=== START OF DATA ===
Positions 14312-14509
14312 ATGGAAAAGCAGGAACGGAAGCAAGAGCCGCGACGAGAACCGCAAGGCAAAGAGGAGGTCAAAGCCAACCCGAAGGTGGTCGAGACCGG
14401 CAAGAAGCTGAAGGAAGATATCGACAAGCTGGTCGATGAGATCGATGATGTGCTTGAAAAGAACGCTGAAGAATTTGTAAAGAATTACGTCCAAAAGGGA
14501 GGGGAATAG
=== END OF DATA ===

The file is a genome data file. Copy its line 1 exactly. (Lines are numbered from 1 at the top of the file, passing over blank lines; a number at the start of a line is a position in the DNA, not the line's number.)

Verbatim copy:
Positions 14312-14509